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At this point it is useful to distinguish between two types of memory contests: This book did not just adopt the perspective of Germans as victims of the carpet bombing campaigns but employed a somewhat inflammatory register that, as Aleida Assmann argues, portrays the Allied bombings as a war against the civilian population and the treasures of German culture. Furthermore, these debates do not take place exclusively in a rarified space of intellectual discussion.
The German media plays a key role in propelling these debates forward and in disseminating their messages: Clearly, the 9th of November is laden with historical significance. Instead, a completely neutral date, October 3, was chosen as the Day of Unification. In this instance, the historical uncanny is the result of the strange coincidence that historically interrelated events actually did occur on the same date. After no one wanted to be reminded of previous historical failures. The correlation between these dates creates an uncanny repetition effect that historians do not normally deal with since it exceeds a rational framework of analysis.
The historical uncanny is also a vessel for the expression of the personal experience of history. Ein Familienroman An Invisible Country: This body of literature is the topic of a number of chapters in this volume. In the majority of these narratives, the unifying experience of a generation is used as an explicit reference point that either validates or questions a particular set of historical explanations.
However, the relationship between a generation and its historical experience is far from clear; it requires urgent critical attention. The common understanding of the concept of a generation is based on membership in an age group, which predisposes individuals to similar historical experiences and cultural influences. Straddling the biological factor of birth and cultural influences that shape a generation, the term thus always carries the risk of explaining historical phenomena with reference to natural processes.
In order to avoid this pitfall, the term requires careful handling and historical analysis. Cultural critics have come up with a range of explanations. His concept of a generation did not really encompass the lives of ordinary people; rather it referred to the biographies of great men whose lives provide an age with a mirror of its historical and cultural achievements.
Resentful of the Weimar Republic, this generation channeled its disappointments into a feverish form of nationalism that wanted to tear down class barriers in favor of a community like theirs, which had been forged in the trenches of the First World War. In the discourse of the generation of young men that had participated in the war, the concept was largely used to refer to particularly male forms of bonding in response to national humiliation and defeat.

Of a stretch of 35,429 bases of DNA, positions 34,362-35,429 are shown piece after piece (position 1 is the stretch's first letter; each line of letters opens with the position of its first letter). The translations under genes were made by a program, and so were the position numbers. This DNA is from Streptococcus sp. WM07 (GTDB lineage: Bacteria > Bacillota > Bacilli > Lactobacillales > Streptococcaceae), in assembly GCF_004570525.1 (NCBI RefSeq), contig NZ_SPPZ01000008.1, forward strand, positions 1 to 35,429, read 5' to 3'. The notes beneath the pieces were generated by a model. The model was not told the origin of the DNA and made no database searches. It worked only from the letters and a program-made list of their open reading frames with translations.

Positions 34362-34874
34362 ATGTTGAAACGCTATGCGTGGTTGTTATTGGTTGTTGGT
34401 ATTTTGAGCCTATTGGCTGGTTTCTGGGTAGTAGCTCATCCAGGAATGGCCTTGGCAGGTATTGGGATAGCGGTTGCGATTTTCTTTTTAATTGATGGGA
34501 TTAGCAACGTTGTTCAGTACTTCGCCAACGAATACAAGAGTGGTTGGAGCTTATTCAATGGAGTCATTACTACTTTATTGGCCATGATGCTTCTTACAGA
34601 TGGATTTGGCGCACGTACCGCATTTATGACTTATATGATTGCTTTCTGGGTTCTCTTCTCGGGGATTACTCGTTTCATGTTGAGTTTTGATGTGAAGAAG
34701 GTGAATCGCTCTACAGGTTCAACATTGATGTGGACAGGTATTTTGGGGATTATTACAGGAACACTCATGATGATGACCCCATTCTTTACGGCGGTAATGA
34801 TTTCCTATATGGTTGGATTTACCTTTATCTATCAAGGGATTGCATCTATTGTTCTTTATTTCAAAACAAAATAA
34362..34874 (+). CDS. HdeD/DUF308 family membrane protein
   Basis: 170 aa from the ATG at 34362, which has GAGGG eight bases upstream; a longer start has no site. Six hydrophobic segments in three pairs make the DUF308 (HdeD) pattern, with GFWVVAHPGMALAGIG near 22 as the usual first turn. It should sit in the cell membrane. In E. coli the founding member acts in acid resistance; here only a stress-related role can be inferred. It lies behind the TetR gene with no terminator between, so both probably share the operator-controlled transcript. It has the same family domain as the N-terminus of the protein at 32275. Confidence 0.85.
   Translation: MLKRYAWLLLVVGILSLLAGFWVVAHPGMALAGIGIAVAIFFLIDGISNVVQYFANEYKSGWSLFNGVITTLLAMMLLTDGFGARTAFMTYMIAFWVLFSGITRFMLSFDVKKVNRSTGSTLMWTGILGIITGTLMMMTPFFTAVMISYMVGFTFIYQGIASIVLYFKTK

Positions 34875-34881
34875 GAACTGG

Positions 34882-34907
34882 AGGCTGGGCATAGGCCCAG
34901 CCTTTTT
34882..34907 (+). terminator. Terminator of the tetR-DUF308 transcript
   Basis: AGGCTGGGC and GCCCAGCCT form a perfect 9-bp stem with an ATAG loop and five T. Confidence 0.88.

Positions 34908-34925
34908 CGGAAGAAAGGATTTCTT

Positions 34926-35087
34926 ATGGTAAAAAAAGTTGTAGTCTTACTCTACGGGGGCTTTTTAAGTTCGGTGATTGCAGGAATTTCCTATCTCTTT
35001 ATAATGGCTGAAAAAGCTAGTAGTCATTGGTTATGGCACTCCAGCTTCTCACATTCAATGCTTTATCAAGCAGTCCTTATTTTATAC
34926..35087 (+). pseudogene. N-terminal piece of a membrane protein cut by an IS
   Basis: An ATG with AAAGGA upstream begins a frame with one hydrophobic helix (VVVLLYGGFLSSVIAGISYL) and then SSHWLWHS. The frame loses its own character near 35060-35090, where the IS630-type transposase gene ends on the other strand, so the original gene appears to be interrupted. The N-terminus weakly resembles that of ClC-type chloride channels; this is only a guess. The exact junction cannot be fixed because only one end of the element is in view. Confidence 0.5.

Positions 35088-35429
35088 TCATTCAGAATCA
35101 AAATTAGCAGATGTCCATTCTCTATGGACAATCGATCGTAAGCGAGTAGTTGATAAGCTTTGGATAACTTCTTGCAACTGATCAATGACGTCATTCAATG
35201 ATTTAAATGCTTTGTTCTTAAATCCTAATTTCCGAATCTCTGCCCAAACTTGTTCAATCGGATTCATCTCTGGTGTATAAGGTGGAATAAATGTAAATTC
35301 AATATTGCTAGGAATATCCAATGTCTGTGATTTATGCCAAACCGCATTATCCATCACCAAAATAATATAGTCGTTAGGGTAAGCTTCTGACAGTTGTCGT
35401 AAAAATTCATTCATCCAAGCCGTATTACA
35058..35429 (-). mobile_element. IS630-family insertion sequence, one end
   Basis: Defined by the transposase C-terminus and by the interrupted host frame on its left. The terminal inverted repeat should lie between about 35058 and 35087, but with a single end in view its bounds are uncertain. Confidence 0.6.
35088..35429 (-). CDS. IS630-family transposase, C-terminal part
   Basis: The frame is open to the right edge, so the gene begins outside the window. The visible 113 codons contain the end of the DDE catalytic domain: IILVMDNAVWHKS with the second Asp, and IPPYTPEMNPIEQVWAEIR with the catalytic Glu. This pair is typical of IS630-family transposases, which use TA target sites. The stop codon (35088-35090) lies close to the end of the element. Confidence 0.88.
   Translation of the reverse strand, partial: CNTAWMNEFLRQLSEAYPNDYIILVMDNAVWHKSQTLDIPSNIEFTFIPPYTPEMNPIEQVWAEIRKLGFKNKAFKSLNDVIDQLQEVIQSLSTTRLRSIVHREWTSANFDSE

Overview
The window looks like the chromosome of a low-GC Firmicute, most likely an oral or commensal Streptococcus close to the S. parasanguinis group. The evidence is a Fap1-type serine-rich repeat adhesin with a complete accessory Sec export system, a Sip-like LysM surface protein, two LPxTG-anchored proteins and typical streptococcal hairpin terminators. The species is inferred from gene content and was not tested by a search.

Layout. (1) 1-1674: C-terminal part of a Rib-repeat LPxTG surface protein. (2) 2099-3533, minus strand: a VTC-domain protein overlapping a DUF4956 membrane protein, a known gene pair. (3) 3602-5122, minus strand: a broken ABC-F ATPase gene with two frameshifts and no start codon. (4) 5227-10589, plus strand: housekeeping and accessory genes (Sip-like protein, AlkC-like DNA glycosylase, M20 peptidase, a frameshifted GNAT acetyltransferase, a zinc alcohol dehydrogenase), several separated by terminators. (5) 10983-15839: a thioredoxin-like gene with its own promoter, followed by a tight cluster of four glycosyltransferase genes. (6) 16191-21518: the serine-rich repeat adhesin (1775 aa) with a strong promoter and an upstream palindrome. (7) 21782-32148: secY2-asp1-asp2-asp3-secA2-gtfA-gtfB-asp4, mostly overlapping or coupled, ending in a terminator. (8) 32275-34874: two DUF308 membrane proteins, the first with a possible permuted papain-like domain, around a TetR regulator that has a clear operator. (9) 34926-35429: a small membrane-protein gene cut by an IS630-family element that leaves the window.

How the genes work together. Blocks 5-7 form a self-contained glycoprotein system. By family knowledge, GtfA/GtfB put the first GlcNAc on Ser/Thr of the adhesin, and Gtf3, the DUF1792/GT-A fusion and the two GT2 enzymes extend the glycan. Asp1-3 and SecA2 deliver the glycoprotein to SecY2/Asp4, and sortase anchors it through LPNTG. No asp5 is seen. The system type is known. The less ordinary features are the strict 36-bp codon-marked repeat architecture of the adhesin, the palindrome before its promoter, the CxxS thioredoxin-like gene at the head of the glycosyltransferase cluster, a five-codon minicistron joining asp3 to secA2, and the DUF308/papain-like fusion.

From here it was only a step to the idea of a racially defined community that was predestined to change history. The fascist contamination of the concept of generations explains why the term played a small role in the humanities after the Second World War. Although the generation of defeated soldiers expressed its shared set of experiences within a generational framework, the concept of generations had become too enmeshed in National Socialism to help with the critical analysis of cultural and historical change.
While it continued to play a role in everyday life, especially in youth culture, it was written out of academic discourse by the s. Instead, the s saw the upsurge of paradigms that emphasized the structural or functional perspective on historical change. Marxism, structuralism, functionalism, feminism, psychoanalysis, and, finally, deconstructivism swept away the biographical method that had underpinned much of generational discourse; these intellectual movements also challenged the idea that great men change and write history.
So, why is it that the concept of the generation has become such a fashionable idea in contemporary memory debates? Why has it been embraced by popular culture and academics alike? Finding plausible answers to these questions is a main concern of this volume, which, on the one hand, examines recent cultural expressions of generational discourse in literature, film, and political culture, and on the other, offers a range of critical perspectives on the usage of the term itself. This is an idea that has gained momentum through the complementary works of Cathy Caruth and Marianne Hirsch.
We can therefore only ever approximate historical experience belatedly through traumatic re-enactment. This is a highly selective, imbalanced, and narrow view of what constitutes history in that it privileges traumatic experience over all other forms of historical experience. This sweeping perspective also implies, somewhat contradictorily, that all of history collapses into the structure of traumatic repression for which the Holocaust is paradigmatic. Caruth does not seem to take into consideration that there might exist other equally valid but non-traumatic kinds of historical experience.